There are days where all that stuff just overwhelms me and I put on my happy pants 🙂

Ok, nuff said, here’s the song I’m talking about:

Lisa Miskovsky – Still Alive (The Theme from “Mirror’s Edge”) [Radio Edit]

The iTunes Album “Still Alive (The Theme from “Mirror’s Edge”) [The Remixes]” is here.

Does last.fm steal iTunes Store logins? – Bad coincidence or scary finding?

Some days ago, I decided to give last.fm a try. Since the website itself is pretty much useless without the standalone “scrobbing” app, I downloaded and installed it. I had iTunes running while it was installing and running it for the first time. To my surprise, last.fm’s Mac client closed iTunes without asking. No matter, I restarted iTunes right away and it was OK. A day later, I decided to quit using last.fm and deleted the app. During all that time, I didn’t close iTunes.

Now to the scary part: a few hours later, I wanted to log into my iTunes Store account to redeem a code and here’s what happened:

Obviously the login didn’t work. I tried a wrong password and got a different (more appropriate) error message so it wasn’t an authentication or connectivity issue.

What might not be obvious for everyone is that the red text references a Java exception and a term used in the Java Virtual Machine (the PermGen space). So far so good but the funny thing is that iTunes is not written in Java! Restarting iTunes solved the problem but thinking about it afterwards made me realize what might have been happening here…

I’m not accusing last.fm but looking at the facts, there’s a slight possibility that their client intercepts iTunes Store logins! (well I guess I might be accusing them somehow now…)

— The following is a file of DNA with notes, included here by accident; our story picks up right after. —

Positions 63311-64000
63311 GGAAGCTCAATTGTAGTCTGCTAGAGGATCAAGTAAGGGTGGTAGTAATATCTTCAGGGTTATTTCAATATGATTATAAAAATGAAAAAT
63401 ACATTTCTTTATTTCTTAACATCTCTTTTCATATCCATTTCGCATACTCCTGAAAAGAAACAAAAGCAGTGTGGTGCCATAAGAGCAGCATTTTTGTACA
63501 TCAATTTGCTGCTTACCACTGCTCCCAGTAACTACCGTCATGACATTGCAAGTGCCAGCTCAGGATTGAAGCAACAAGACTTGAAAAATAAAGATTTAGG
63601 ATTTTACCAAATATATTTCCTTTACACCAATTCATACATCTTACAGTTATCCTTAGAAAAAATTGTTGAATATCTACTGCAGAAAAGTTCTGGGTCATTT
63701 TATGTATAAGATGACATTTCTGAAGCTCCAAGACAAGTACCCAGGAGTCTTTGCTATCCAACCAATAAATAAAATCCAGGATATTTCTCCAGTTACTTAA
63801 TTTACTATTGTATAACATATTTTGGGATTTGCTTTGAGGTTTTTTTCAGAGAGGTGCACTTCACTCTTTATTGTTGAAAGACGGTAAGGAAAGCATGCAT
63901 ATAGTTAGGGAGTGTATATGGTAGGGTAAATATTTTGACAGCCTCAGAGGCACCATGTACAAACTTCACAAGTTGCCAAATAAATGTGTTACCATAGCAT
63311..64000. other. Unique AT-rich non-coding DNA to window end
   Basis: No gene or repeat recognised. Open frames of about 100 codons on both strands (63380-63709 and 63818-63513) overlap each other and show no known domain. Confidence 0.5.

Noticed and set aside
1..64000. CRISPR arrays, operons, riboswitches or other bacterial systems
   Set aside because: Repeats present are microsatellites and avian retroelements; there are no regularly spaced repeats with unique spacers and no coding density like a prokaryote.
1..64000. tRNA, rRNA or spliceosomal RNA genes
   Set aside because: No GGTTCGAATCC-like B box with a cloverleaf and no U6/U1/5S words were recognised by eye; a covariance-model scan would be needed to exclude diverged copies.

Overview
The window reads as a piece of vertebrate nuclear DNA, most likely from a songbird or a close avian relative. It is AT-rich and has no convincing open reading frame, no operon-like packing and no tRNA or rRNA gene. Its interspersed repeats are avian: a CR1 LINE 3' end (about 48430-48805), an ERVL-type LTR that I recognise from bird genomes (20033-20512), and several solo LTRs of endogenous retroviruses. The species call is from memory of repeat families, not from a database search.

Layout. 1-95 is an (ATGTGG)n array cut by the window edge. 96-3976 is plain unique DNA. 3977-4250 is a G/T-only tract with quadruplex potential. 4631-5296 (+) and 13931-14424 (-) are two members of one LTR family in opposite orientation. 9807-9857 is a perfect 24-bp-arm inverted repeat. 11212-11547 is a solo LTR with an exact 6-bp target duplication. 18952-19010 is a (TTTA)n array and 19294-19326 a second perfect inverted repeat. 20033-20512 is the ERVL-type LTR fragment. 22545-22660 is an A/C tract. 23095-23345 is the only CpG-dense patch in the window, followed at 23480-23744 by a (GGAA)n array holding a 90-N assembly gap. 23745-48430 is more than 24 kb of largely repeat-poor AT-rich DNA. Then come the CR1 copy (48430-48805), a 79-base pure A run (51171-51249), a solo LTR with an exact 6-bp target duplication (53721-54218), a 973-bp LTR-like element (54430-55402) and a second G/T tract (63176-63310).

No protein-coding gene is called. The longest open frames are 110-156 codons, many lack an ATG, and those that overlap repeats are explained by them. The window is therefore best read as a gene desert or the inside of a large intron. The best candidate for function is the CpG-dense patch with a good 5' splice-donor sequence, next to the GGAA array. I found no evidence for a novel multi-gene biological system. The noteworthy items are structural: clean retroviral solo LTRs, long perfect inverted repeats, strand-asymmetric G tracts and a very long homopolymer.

• Having used the iTunes API myself (on windows), I know it’s not necessary to restart iTunes in order to get information about the track that’s currently being played. However, since last.fm isn’t supposed to do more than that, why in god’s name did it restart iTunes? Not asking for it makes it even more suspect…
  • After uninstalling the last.fm software, maybe some of its Java code from within iTunes was trying to gather my login data, throwing an error because it couldn’t reach the last.fm software for submitting it?!

I insist that this is total speculation, I know the last.fm software is open source and that it claims not being spyware but please, explain to me why some java code has something to do with “FieldName” in the iTunes Store login box?! You’ve got to admit that that’s suspect!! At least suspect enough for me to not use it anymore and to write this article.

Besides, -let’s be really paranoid for a second- even though the “good” source code may be available, nothing prevents them from compiling an “altered” version of their client and providing that for binary download. Most (non-geek) people don’t install from source anyway and, since it’s binary, no one might ever notice any difference. Oh, and did I mention this is still speculation?